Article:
A Minnesota man who was turned away at a voting booth in 2010 is part of a case headed to the US Supreme Court at the end of the month.
The case, Minnesota Voters Alliance vs. Mansky, challenges Minnesota's law on what clothes can be worn to the polls.
Andy Cilek is the man at the center of the case. "The thing I want from this lawsuit is the same thing I wanted on Election Day in 2010: and that is, simply, to wear what I want when I vote, and to vote peacefully."
Cilek says he was wearing a t-shirt with an image of a Gadsen flag and slogan that read "Don't tread on me." He says an election official told him he needed to change his shirt, prevented him from voting for five hours and took his name down for possible criminal prosecution. Cilek says as the law stands, it violates not only his First Amendment rights but the rights of every other American. He also says the law is confusing, and open for interpretation.
"Here is the real problem: when I say I 'might' be hassled, one election judge might not see anything wrong with a certain shirt, but a different election judge might. I see this as subtle voter suppression. Some people who may be ambivalent about voting anyway might decide they don't want their clothes to be analyzed and assessed for election judge correctness. When it becomes known that the state is allowed to threaten one person over his or her perfectly legitimate social expression, others may hear, 'watch what you say.'"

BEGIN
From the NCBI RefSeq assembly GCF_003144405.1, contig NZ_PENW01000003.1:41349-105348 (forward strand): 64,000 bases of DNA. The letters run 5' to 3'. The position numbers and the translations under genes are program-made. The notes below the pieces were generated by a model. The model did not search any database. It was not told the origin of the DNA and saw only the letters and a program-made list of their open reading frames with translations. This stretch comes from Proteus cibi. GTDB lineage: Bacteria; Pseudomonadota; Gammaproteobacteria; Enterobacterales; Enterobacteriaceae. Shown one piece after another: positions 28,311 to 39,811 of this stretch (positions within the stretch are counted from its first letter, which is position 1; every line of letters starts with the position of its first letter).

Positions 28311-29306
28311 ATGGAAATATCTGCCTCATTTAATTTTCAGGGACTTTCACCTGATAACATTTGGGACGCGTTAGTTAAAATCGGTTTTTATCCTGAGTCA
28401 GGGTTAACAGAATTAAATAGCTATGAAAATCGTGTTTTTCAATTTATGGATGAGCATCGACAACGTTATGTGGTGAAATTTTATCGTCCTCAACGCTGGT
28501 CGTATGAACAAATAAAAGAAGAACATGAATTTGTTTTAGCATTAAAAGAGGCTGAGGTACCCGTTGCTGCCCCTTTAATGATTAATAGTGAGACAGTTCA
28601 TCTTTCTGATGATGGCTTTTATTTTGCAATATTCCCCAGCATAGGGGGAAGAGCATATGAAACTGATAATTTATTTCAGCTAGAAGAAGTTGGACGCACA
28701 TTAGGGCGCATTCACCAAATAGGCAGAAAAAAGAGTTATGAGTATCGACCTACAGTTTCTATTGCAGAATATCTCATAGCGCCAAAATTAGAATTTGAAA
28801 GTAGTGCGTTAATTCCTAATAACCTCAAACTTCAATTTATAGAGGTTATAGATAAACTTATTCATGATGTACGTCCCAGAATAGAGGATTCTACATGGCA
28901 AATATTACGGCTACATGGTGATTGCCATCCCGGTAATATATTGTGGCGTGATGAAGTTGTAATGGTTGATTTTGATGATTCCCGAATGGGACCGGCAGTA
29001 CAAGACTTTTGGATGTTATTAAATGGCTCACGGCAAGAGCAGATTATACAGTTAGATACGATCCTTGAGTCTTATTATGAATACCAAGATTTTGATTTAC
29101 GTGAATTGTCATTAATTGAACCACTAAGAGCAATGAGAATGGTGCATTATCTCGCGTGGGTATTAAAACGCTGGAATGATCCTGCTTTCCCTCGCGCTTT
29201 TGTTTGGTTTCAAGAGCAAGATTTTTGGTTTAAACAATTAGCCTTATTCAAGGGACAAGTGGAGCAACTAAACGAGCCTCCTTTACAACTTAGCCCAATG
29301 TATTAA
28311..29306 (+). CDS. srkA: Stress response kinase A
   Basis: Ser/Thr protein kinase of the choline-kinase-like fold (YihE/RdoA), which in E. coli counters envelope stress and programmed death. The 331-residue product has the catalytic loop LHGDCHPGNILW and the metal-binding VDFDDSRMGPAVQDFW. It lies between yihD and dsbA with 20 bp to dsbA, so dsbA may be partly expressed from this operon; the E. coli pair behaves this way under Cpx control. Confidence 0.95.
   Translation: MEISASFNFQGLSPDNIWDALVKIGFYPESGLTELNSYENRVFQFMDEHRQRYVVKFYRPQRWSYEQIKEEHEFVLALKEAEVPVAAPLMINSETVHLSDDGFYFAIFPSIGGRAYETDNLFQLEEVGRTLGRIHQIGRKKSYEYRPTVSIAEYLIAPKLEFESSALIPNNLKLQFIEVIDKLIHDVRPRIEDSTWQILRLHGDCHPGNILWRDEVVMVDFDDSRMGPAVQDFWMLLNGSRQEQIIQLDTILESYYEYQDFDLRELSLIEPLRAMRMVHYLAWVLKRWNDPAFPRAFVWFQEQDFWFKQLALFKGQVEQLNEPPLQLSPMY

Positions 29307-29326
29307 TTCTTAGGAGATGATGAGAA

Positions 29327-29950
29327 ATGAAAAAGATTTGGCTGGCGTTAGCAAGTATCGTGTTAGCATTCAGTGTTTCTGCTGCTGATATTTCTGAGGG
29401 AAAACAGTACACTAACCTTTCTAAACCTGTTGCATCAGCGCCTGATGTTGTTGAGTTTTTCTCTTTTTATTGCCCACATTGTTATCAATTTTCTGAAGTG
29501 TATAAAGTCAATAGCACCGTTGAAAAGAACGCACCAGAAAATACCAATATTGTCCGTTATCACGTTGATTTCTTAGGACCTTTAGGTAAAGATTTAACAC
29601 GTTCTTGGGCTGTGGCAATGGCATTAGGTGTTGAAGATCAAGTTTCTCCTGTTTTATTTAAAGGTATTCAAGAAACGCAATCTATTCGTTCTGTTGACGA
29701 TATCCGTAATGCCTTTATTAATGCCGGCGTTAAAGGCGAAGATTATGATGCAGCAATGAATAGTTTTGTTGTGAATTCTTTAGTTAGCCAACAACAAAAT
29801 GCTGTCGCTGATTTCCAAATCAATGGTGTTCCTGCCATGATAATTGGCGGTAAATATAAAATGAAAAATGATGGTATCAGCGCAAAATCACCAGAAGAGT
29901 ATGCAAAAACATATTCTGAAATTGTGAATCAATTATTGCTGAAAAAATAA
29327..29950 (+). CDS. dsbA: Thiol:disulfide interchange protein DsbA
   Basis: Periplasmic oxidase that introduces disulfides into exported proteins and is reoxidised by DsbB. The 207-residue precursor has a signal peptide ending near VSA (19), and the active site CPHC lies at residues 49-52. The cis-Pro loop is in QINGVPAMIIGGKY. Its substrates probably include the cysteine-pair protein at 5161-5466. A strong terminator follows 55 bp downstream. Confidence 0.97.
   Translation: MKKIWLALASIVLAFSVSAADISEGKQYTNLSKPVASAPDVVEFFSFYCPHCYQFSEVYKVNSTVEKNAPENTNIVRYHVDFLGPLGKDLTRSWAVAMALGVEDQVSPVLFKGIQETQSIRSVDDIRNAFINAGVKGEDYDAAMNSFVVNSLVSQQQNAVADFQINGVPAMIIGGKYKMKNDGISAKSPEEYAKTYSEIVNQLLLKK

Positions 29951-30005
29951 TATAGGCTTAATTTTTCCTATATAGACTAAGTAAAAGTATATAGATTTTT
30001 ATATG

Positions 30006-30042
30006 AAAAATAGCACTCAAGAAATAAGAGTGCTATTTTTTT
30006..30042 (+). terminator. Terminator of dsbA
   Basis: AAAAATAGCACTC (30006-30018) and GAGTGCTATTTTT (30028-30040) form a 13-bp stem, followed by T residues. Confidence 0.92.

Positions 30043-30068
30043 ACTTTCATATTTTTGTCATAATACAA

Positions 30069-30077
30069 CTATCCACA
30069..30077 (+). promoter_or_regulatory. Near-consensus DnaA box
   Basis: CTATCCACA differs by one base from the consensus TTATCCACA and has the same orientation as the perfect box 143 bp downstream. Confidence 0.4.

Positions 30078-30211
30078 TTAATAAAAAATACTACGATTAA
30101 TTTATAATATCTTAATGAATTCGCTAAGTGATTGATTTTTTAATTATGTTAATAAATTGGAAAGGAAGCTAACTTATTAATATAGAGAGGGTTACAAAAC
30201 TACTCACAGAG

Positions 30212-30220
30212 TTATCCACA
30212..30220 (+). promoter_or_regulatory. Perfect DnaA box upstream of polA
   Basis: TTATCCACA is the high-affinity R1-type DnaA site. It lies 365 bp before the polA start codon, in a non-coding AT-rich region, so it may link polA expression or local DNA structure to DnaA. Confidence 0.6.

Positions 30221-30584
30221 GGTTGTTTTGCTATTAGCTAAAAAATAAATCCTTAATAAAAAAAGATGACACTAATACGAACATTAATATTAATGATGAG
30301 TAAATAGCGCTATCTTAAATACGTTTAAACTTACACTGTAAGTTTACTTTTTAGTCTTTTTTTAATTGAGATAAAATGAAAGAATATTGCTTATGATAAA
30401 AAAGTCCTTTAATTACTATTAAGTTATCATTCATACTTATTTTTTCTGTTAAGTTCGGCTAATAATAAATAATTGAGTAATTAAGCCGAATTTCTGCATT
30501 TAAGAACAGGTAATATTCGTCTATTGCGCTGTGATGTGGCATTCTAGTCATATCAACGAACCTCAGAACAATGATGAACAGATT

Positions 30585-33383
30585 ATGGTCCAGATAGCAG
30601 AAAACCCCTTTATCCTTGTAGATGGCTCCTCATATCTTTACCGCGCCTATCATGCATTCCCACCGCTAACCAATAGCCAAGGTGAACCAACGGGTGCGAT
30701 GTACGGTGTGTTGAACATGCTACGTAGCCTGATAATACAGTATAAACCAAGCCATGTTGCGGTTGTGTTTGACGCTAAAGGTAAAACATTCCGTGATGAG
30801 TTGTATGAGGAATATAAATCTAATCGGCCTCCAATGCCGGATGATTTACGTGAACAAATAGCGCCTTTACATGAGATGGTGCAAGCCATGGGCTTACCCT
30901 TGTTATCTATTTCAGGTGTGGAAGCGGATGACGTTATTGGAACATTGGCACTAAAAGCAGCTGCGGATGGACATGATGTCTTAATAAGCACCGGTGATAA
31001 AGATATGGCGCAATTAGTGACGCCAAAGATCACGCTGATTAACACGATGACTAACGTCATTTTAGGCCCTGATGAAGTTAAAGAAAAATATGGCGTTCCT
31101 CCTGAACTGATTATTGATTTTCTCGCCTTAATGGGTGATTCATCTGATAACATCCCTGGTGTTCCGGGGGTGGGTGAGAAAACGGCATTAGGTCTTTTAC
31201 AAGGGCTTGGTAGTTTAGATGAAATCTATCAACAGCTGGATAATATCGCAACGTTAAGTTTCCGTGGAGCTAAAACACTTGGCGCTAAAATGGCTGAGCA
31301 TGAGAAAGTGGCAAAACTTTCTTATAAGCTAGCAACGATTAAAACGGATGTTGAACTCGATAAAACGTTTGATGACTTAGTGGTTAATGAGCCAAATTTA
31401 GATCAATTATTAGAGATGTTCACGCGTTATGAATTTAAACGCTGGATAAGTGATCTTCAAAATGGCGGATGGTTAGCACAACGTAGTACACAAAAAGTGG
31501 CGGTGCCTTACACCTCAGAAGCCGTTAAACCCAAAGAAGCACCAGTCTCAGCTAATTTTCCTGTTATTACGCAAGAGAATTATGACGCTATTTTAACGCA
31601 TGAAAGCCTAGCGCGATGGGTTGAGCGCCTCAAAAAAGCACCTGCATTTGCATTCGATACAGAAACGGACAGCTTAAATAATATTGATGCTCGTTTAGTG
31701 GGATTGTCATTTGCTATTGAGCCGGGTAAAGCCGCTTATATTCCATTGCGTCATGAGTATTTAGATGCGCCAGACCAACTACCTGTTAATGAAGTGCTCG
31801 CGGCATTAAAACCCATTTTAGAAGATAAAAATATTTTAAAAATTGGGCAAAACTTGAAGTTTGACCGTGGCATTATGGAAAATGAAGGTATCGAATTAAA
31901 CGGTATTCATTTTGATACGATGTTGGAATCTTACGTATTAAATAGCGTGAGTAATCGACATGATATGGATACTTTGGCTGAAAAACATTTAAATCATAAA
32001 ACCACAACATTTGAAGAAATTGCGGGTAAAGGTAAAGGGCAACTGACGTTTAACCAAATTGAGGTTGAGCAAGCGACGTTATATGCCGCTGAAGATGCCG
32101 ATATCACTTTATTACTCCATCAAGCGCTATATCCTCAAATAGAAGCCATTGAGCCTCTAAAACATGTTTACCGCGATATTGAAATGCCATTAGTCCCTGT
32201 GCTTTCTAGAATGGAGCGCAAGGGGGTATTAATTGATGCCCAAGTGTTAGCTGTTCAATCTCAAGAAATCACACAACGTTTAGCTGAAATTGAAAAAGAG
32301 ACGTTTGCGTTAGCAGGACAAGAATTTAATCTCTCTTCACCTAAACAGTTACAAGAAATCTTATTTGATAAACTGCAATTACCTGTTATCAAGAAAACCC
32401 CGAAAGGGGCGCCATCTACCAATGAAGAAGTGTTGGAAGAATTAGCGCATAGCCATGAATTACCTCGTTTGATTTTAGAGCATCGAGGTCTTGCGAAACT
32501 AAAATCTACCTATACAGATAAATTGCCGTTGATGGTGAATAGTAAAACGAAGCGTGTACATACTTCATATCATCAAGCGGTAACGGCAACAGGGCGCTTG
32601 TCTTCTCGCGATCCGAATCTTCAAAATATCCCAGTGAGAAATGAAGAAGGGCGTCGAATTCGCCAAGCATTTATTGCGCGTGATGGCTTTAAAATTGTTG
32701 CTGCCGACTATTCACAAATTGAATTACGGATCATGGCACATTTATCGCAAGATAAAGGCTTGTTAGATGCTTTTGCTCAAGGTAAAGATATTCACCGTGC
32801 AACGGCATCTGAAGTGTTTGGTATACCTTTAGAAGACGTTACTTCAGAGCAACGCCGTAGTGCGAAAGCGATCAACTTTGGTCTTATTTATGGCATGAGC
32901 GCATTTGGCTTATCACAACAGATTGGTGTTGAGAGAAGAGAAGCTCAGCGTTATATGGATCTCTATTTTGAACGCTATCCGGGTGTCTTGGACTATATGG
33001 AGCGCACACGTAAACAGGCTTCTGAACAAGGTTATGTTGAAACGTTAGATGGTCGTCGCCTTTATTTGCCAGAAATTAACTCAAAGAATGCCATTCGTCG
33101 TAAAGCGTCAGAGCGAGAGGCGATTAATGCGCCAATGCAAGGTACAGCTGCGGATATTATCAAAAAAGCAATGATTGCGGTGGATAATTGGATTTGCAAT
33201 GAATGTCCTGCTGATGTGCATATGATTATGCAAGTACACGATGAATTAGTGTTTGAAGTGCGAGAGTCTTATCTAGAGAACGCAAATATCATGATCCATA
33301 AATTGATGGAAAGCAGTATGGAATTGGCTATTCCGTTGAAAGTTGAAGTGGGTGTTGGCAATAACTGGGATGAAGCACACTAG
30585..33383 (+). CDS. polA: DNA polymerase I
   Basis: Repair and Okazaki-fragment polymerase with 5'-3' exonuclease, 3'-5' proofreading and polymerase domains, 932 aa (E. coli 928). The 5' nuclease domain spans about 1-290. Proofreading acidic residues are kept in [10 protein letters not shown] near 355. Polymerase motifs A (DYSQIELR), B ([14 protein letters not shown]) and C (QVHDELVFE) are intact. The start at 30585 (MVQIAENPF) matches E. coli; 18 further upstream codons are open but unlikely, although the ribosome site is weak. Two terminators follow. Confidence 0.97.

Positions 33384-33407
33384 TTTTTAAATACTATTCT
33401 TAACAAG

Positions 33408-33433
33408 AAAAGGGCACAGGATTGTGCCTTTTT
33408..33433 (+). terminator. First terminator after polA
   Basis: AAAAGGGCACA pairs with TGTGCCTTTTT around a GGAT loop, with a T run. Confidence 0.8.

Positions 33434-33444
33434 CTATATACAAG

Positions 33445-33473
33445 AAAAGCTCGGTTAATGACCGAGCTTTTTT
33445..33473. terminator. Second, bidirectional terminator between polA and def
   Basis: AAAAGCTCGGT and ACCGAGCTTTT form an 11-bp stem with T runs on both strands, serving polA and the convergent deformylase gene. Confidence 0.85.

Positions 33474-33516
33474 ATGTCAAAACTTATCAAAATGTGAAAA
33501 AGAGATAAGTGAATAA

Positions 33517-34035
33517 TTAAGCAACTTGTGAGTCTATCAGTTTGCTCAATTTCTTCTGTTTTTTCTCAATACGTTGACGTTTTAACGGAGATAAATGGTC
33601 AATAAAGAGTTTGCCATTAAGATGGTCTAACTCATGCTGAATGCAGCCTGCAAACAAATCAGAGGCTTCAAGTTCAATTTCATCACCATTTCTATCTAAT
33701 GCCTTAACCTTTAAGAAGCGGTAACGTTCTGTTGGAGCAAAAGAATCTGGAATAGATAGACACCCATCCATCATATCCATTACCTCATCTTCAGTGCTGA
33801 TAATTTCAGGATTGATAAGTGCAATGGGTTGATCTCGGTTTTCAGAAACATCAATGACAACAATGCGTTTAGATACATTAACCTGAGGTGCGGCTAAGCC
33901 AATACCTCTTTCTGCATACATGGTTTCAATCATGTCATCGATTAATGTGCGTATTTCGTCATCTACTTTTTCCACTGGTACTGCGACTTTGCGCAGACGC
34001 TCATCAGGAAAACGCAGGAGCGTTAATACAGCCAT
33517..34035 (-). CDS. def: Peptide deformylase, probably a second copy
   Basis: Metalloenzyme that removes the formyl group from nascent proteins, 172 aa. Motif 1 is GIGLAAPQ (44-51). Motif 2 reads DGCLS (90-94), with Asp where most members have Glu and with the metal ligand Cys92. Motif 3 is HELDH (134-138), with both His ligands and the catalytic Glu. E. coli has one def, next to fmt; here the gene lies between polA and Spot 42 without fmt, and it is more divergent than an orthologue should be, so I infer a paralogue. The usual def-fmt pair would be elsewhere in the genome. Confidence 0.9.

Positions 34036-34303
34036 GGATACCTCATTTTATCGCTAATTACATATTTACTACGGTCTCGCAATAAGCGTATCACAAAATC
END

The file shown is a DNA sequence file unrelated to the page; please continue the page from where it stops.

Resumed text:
Dave Breemer is a senior attorney for Pacific Legal Foundation, the firm bringing the case. He says the statute bans all apparel with any political messaging.
"Wearing that material with those kinds of saying just isn't incompatible with the purpose of a polling place. There's no evidence that any polling place was ever disrupted by this material, or that it caused a fight or anything like that. It's purely a suppressive measure that inhibits free political association and expression, which is the entire purpose of the First Amendment. And that is going to be the essence of our case before the Supreme Court in a couple weeks."
Breemer says the Supreme Court must affirm that laws banning peaceful, passive display of political speech are against the First Amendment.